BEST HIP-HOP ARTIST Minneapolis 2001 - Musab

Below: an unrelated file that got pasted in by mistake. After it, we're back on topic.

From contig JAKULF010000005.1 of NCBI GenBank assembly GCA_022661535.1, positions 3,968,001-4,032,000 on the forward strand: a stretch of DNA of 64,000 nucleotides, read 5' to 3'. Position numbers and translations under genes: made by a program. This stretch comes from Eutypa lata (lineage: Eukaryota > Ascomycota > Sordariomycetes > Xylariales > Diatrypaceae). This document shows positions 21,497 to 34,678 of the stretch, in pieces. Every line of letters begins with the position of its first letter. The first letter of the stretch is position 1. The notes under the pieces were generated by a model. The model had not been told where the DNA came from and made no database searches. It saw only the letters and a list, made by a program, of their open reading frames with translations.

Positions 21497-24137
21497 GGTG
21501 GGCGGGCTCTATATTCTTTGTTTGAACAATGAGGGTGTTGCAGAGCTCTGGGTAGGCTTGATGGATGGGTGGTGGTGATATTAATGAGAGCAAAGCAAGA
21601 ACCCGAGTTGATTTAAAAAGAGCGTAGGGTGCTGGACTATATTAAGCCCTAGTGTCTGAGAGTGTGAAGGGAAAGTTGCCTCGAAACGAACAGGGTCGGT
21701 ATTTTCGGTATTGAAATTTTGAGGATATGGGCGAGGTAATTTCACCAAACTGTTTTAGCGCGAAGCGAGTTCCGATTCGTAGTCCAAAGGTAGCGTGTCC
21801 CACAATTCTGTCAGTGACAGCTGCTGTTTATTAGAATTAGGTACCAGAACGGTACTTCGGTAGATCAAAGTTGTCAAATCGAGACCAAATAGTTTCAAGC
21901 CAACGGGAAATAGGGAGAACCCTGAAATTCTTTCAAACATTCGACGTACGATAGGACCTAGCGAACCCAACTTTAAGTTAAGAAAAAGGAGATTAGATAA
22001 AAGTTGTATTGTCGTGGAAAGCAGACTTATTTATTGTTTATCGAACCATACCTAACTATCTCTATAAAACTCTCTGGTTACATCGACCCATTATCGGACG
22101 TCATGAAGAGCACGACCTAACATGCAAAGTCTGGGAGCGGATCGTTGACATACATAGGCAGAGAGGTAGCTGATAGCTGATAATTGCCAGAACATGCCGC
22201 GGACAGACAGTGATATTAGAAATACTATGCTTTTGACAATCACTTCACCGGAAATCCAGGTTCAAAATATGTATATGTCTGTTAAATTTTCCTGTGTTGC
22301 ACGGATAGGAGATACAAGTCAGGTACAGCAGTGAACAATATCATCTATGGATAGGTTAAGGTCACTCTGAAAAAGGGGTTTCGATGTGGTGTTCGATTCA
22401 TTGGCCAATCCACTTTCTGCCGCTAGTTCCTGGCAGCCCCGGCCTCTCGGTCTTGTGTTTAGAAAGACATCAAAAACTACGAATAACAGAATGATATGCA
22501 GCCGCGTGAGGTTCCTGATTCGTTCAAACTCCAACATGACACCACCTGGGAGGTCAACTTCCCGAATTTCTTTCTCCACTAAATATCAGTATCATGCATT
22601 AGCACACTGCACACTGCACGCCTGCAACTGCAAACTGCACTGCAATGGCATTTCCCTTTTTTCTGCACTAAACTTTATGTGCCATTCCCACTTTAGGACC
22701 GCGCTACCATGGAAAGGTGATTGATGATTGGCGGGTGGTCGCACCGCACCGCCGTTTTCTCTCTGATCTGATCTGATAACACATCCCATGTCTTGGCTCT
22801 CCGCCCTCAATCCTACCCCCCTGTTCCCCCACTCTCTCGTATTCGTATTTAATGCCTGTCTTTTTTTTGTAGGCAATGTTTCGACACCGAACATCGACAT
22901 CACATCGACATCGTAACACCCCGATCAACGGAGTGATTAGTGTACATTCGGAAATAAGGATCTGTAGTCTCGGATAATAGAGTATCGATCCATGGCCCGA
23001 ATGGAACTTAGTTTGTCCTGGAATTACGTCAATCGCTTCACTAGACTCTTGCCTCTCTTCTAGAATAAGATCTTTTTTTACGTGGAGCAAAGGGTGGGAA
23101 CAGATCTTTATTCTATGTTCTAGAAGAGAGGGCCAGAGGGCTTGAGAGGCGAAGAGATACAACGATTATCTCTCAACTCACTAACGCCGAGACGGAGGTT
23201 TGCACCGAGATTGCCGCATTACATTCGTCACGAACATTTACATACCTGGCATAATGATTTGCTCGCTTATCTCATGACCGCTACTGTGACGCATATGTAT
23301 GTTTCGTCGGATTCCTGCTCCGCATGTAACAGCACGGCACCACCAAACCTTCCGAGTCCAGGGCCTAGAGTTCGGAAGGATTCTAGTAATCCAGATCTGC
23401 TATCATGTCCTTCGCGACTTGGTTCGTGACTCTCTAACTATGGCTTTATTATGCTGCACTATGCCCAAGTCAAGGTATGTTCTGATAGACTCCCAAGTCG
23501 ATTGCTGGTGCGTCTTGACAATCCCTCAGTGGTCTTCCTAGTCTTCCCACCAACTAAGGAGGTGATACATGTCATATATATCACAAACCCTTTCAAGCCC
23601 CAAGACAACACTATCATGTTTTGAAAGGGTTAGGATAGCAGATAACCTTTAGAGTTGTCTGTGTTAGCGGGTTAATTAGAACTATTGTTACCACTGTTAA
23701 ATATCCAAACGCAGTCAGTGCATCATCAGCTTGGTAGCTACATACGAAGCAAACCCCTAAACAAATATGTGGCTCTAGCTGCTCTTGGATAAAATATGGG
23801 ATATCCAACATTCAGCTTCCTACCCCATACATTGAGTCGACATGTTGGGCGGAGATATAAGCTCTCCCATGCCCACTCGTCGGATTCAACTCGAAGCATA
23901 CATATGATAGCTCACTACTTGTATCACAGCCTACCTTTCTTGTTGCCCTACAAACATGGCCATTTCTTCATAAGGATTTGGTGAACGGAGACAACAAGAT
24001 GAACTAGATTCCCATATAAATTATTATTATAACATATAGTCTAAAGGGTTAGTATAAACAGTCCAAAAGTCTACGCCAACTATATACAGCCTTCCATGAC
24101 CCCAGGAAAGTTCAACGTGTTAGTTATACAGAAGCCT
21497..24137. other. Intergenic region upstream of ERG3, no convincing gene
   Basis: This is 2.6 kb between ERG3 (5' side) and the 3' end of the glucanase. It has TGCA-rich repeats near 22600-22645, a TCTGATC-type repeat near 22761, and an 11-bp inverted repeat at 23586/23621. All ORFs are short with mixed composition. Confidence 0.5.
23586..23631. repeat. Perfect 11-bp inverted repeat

Sometimes the best way to act defensive is to be offensive. "My music ain't for liberals/I make cuts for the streets," declares Musab on his newest EP Actin' Rich (Rhymesayers Entertainment), adding, for the benefit of liberals, "So playing me is like the cops bumpin' '[Fuck] tha Police.'" Later, as if to prove his point, he starts dispensing pimp advice so dry-eyed it makes Too Short sound like a sentimental fool. "It's not about the sex," he emphasizes on "Guard Your Harem," it's about power and financial security. Yet the exotic guitar sample (courtesy of Rhymesayers production wizard Ant) and schoolyard chorus are built to seduce more than would-be sultans. "I've been watching you/You've been watching me," the MC singsongs. "From across the room I can see you stare/Just give me a second, dear, and I'll be there." It's as if the track took the warmest voice from the deep end of the local rap pool to spell out the simplest and most delicious of hip hop's many contradictions: namely, that this music, ostensibly geared to "the streets" and to men, panders directly and explicitly to liberals and women. No matter that Musab declares his emotional sovereignty from same: "I will tell no lies," he raps, "All I say is true/I don't want no girl/I'm only out for dough/But if you work it I will go with you." Just as many rookie cops love N.W.A.'s murder fantasies, plenty of female hip-hop fans take this pimp-ho business as sexual play-acting and fantasy. No wonder many local hip-hop fans see Musab as the next big export. As iconoclastic and even-keeled as any God-fearing, penny-pinching street poet, he can take us or leave us, and will probably do both.